Agretti Seeds - (Salsola soda)

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Seed Count:
Approx 200 seeds per pack
Days to maturity:
45 days baby greens; 80 - 90 days full maturity
Plant Spacing:
4 - 6" apart
Heirloom, Non-Hybrid, Non-GMO seeds
  • Fresh Agretti with cherry tomatoes - (Salsola soda)
  • Fresh Agretti  - (Salsola soda)
  • Agretti going to seed - (Salsola soda)
  • Agretti Seeds - (Salsola soda)
Crop Failure No Seed for 2020
Frequently bought together:


Italian Agretti – the succulent vegetable that chefs fight over

A small, salt-tolerant succulent springtime vegetable native to the Mediterranean, Agretti is a prized delicacy in Italy and Europe. The crunchy, delicate mineral taste causes stampedes of chefs in farmer’s markets when freshly harvested bunches hit the counters, usually selling out in minutes. Traditionally served with seafood, pasta, or sautéed with oil and lemon, it has gained popularity through cooking shows and magazines. Its name means "little sour one".

A rarity amongst spring vegetables, Italian Agretti is expensive and highly sought after by those chefs and cooks in the know – mainly because of its short availability of early to late spring in Europe. In contrast, it grows easily in the US - especially in western alkaline soils – with a longer growing season, being edible into early summer instead of only in the springtime.

Its long, green foliage look like bunches of very thin green onions or thick chives with a pleasantly mineral salty flavor followed by a tartness and succulent crunch when fresh and young. The flavor is likened to a more refined version of spinach and chard. Food writer and author Frances Mayes writes that "Spinach is the closest taste, but while Agretti has the mineral sharpness of spinach, it tastes livelier, full of the energy of spring."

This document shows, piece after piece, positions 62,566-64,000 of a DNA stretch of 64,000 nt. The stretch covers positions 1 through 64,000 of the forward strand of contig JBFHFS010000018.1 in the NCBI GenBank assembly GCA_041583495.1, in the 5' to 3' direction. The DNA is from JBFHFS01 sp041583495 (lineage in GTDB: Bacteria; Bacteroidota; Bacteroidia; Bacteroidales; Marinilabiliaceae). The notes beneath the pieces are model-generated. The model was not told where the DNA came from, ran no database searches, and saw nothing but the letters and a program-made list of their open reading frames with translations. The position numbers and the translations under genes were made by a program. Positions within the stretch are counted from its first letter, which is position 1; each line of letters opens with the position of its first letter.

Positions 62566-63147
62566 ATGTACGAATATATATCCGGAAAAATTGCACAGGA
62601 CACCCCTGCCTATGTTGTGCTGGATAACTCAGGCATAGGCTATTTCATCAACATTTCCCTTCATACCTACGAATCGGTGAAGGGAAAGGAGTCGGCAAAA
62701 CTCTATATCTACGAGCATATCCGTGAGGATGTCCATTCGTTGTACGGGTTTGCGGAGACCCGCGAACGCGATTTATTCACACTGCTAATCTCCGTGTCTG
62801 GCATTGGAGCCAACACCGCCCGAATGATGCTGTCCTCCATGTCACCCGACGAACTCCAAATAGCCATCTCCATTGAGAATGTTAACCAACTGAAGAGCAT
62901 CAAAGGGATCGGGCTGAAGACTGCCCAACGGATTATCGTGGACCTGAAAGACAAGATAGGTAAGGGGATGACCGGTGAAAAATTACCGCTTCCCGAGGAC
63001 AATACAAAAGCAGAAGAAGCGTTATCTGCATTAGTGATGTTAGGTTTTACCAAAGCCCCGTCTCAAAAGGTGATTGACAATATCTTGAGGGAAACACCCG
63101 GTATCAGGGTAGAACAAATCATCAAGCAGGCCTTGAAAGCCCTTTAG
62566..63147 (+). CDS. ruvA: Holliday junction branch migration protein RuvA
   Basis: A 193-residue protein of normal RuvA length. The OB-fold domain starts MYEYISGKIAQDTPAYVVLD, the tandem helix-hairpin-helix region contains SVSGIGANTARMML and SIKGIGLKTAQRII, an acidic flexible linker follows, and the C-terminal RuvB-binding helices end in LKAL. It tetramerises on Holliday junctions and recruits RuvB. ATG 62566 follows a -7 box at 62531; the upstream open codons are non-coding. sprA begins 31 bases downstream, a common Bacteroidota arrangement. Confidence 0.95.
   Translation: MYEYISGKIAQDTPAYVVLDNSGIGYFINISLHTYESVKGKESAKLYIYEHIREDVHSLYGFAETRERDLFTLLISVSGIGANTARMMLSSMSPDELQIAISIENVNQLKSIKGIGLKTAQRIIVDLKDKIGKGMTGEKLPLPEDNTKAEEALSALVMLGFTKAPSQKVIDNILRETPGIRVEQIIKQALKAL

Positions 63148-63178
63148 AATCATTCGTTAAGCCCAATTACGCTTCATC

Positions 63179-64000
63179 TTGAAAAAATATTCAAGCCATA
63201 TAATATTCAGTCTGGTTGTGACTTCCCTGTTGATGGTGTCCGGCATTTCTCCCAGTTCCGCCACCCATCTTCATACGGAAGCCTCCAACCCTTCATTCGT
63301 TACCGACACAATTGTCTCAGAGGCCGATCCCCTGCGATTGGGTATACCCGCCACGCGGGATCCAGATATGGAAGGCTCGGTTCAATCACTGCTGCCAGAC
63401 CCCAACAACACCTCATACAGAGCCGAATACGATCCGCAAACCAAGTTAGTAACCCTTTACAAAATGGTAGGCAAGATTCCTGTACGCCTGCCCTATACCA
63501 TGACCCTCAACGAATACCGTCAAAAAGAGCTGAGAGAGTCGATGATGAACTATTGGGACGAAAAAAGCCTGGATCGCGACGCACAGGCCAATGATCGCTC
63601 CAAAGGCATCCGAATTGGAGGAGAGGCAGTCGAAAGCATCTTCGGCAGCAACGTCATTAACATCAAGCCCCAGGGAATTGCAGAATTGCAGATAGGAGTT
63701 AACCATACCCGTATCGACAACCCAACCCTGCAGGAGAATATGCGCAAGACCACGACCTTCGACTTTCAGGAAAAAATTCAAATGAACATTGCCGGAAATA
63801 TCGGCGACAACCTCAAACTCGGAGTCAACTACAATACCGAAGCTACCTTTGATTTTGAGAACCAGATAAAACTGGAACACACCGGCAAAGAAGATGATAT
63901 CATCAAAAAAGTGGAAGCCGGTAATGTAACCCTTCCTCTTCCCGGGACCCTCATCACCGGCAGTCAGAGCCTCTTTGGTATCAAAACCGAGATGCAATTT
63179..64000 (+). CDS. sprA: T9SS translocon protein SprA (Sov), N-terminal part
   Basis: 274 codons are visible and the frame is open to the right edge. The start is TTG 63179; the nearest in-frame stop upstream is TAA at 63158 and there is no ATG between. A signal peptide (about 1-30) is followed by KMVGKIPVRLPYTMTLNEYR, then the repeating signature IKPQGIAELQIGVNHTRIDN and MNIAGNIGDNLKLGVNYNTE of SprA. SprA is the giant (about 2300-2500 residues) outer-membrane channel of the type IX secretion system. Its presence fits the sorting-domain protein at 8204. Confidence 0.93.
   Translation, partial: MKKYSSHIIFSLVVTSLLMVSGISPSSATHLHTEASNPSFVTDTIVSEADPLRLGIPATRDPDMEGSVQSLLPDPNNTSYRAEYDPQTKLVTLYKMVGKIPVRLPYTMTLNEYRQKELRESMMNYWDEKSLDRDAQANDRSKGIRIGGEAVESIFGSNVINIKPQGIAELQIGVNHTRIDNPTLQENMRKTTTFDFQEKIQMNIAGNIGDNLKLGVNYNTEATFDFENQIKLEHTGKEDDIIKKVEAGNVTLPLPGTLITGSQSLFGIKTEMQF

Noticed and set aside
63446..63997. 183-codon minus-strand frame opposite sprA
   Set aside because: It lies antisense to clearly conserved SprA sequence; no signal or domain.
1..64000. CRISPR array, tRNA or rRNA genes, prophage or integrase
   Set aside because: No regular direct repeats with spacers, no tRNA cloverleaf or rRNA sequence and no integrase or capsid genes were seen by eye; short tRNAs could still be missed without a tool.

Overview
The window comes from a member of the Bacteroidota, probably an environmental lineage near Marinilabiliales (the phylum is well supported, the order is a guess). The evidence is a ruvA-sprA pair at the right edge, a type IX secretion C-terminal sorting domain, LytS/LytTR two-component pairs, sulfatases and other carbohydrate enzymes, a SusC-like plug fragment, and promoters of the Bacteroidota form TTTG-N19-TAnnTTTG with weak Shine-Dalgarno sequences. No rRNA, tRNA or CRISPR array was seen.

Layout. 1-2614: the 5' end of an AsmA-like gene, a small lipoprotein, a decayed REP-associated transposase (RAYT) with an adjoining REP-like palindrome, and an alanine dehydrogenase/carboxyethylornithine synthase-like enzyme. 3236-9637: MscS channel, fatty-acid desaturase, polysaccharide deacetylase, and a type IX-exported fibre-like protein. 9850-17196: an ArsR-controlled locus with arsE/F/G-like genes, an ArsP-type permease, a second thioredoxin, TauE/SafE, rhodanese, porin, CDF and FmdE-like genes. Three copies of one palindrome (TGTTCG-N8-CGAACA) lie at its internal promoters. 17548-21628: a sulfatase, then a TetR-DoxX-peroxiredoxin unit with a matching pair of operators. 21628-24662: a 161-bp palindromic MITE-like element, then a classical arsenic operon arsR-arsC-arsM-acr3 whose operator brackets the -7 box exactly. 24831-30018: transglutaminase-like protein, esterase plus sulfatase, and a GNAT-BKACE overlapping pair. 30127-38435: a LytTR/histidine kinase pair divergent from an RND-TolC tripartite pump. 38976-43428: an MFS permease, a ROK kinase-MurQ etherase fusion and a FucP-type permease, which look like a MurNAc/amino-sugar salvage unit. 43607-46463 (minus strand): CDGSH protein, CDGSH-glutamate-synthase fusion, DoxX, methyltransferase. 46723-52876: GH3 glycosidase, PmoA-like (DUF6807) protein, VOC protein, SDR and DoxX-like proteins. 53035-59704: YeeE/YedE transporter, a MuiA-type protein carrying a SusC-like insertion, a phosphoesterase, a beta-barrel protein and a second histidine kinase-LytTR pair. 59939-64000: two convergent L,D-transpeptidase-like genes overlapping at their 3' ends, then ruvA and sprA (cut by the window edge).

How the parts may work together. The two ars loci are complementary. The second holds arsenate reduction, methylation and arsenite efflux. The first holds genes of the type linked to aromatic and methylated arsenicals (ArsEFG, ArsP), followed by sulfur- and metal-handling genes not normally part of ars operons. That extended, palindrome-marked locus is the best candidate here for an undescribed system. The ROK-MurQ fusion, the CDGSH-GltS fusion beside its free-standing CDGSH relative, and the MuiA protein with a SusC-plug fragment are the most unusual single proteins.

An annual that grows into small shrubs up to 2 - 3' tall with fleshy green leaves on either red or green stems. Tiny flowers grow out of the base of the leaves near the stem. Best planted in early spring just after last frost, it is a cool-season crop. Germination is naturally low, but once it germinates the plants grow well with few pests. Re-seeds itself enthusiastically, so filling out a bed is not difficult. Harvest when shoots reach 6 - 8" by cutting close to the ground. Will re-grow, giving several harvests in a season. 

Other names include Barba di Frate or Friar’s Beard, Roscano, Saltwort, and barilla plant in Spanish. 

Our seed stock is grown in the western United States and well adapted to the growing conditions here.


In 16th century Italy the Venetians made their famous crystal-clear glass using Agretti that naturally grew in salty soil, often along marshes and coastal areas. It was the source of soda ash, crucial in making glass and soap. The famed clarity of 16th century cristallo glass from Murano and Venice depended on the purity of a secret ingredient, known as “Levantine soda ash”, or Agretti that was commonly found growing around the marshy coastal areas. Venetians would serve delicious dishes with it, never revealing their trade secret. 


Tender, young leaves bring a nice crunch with a mildly salty, mineral flavor to salads. Lightly sautéed the taste is very similar to spinach minus any bitter flavors, and this is how it is most commonly prepared, then dressed with lemon and olive oil to accompany fish and seafood dishes. It pairs perfectly with spaghetti, giving a visual and taste compliment to the noodles. 

Growing Tip

Seed has naturally low germination, so plant the entire packet in a dedicated bed where it can re-seed and grow again. 

Seed life is short, so make sure to let some plants go to seed for next year!

From the soil to the seed to the food you eat - we'll help you grow your best garden!

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